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# Chapter 9 Circuit Breakers - Notes, Power System, Electrical Engineering Electrical Engineering (EE) Notes | EduRev

## Electrical Engineering (EE) : Chapter 9 Circuit Breakers - Notes, Power System, Electrical Engineering Electrical Engineering (EE) Notes | EduRev

The document Chapter 9 Circuit Breakers - Notes, Power System, Electrical Engineering Electrical Engineering (EE) Notes | EduRev is a part of the Electrical Engineering (EE) Course Electrical Engineering SSC JE (Technical).
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Circuit Breakers

INTRODUCTION

• The function of a circuit breaker is to isolate the faulty part of the power system in case of abnormal conditions.
• A protective relay detects abnormal conditions and sends a tripping signal to the circuit breaker.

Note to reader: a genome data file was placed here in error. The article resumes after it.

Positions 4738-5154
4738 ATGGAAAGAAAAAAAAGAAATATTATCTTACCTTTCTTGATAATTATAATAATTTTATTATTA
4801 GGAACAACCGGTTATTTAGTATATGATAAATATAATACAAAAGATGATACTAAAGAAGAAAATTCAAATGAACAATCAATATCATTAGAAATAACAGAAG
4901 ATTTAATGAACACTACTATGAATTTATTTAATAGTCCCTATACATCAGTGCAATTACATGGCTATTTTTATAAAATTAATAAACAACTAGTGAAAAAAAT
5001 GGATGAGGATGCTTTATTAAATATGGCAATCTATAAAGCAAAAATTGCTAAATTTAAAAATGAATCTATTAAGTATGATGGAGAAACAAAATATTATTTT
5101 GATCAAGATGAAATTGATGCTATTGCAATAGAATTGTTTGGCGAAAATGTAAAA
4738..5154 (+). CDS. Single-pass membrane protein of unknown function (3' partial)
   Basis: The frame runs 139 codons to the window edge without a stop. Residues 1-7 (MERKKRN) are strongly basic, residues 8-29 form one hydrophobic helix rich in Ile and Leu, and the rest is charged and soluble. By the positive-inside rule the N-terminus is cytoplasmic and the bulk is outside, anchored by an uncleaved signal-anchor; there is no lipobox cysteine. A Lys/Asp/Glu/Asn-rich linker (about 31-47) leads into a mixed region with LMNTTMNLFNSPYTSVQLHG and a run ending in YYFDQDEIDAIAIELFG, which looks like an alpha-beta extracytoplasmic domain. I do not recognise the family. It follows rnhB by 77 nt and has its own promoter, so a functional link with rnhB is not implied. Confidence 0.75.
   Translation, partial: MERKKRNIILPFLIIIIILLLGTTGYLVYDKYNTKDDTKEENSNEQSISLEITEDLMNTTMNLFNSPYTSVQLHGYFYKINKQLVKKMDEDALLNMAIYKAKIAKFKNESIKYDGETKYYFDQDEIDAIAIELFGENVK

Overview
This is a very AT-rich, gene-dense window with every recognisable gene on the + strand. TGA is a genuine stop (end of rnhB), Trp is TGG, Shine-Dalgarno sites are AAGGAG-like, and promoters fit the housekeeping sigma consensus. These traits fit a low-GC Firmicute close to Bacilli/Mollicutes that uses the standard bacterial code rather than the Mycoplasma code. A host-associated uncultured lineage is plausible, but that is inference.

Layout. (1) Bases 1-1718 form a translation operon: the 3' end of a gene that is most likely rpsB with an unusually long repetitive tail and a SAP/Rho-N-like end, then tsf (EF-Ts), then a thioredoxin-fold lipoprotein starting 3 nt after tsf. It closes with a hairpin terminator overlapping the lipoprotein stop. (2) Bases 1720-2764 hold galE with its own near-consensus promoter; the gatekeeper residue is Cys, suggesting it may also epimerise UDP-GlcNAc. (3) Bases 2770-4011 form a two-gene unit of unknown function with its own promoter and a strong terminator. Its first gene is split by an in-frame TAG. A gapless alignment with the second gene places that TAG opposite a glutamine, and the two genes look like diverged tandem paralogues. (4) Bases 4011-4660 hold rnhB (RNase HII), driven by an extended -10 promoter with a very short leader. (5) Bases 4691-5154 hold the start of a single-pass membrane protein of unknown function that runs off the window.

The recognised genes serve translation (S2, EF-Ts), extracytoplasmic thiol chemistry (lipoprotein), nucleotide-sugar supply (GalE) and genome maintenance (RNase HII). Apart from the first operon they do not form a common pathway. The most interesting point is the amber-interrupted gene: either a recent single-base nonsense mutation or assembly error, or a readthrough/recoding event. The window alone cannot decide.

• A circuit breaker has two contacts :
• Fixed contact
• Moving contact
• Under normal conditions these two contacts remain in closed position.
• When the circuit breaker is required to isolate the faulty part, the moving contact moves to interrupt the circuit. On the separation of the contacts, the flow of current is interrupted, resulting in the formation of arc between the contacts.
• The voltage drop across the arc is called arc voltage.
• As the are path is purely resistive, the arc voltage is in phase with the arc current. the magnitude of the arc voltage is very low.

ARC INTERRUPTION

High Resistance Interruption

• In this method of arc interruption, its resistance is increased so as to reduce the current of a value insufficient to maintain the arc.
• The arc resistance can be increased by cooling, lengthening, constraining and splitting the arc.
• When current is interrupted the energy associated with its magnetic field appears in the form of electrostatic energy. A high voltage appears across the contacts of the circuit breaker.